Skip to main content


I love teaching. It is one of my passions and I am working towards incorporating more of it into my professional repertoire. As a personal trainer I teach 1-on-1 all day every day. When I present to groups, I reach more people at the same time.

Since 2006 I have been giving talks at the Running Room to clinics of all distances. I love educating runners about core, effective cross training, incontinence, and the importance of training smart. Knowing they all want to be uninjured and still running in 10 years, they are a captive audience and I am always very well received. My runners give me great feedback, they love my talks, and the instructors keep inviting me back. I think my genuine enthusiasm comes through, and is a tremendous strength of mine when teaching.

In 2014 I designed a Trainer Trainer Workshop to educate other fitness professionals on Diastasis Recti, pelvic floor wellness, and safely training the pre and postnatal demographic. It's a 4 hour presentation that I pitch to gyms who are invested in the quality control of their staff. I also launched a Mentor program for trainers to shadow me in the field, have 1-on-1 mock sessions, and access to all of my handouts. It's badass :)

In September 2014 I presented 2 talks on behalf of Core Expectations at the Fall BabyTime Show- prenatal and postnatal fitness considerations, delivered to a roomful of the target demographic. I have a bit of a reputation on my team as "resident geek" and I wear that proudly.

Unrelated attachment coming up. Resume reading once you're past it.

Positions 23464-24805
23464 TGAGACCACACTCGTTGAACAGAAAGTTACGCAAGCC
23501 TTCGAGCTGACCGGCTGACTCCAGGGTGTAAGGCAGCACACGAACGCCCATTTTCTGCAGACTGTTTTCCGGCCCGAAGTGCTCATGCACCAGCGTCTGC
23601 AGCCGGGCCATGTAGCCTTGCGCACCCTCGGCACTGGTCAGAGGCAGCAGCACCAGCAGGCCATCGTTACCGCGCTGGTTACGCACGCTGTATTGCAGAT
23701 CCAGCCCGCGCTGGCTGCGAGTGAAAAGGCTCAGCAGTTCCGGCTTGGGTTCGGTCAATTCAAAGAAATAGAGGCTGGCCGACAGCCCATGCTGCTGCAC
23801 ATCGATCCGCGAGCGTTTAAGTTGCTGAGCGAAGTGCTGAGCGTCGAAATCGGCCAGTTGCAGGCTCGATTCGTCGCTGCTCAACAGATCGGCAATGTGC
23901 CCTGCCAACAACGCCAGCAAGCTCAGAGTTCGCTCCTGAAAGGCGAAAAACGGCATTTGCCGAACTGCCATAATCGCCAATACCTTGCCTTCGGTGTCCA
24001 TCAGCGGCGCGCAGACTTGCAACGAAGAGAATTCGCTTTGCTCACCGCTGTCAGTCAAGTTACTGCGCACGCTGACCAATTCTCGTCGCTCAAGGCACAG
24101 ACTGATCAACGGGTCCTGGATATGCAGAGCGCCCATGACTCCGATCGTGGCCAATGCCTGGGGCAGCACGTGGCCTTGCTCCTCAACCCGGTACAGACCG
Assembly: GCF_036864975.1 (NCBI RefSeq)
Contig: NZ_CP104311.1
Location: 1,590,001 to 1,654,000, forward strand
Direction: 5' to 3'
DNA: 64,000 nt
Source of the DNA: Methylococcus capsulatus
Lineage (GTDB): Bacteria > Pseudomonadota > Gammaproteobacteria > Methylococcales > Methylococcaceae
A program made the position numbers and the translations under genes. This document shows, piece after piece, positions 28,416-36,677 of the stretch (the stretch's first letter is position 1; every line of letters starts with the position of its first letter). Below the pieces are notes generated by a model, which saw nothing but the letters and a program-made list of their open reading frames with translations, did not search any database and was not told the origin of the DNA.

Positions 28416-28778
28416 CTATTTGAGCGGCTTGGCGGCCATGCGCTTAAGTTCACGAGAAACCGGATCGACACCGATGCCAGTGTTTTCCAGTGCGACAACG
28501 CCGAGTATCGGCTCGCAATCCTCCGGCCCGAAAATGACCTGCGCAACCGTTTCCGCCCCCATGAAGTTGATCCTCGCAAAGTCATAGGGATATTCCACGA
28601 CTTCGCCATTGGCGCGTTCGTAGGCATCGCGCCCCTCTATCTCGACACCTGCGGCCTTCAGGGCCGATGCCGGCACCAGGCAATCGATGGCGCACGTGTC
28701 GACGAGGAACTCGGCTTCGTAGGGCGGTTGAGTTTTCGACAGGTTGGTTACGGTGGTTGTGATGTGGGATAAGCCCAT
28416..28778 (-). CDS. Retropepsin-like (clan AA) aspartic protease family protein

As a senior trainer for Core Expectations I have been certified in the Bellies Inc program for core restoration since its inception in 2012- Diastasis Recti, pelvic floor and core dysfunction. In 2014 I was invited to become a Master Trainer for Bellies Inc, able to teach the 2 day course in tandem with another PT and a Physiotherapist. I was so excited! In September I audited the 2 day course to prepare to teach this year. 

On January 24/25 I taught my first course in tandem with 2 other Master Trainers in training, while audited by the Bellies Inc founders. Apparently we knocked it out of the park because we all graduated and are geared up to (hopefully) teach another course in March.


In attendance at the January course was a spectrum of fitness professionals including physiotherapists, chiropractors, midwives, doulas and trainers. It was such an honor to teach to these incredibly knowledgeable people. When I present to groups like this, my scope of reach is even broader, as they will in turn educate all of their clients. This is very exciting to me, as I am passionate about this knowledge and feel very invested in redefining the status quo when it comes to pre and postnatal core training.


I am very excited to pursue teaching in 2015. I always say that I will never leave the field- I love being hands on and I learn a lot through practical application and the feedback/results I get from training clients. Teaching is another passion of mine, and geeking out with 20+ other fitness professionals is just a fabulous gig for the weekend :) I am very excited to have set the tone in January 2015, for a successful year of training and teaching!


  1. Great Post. Many of us confuse in the difference between Dietitian and Gym trainers. One of the possible reason might be both of the professional have alike qualities and both help us in maintaining our physique.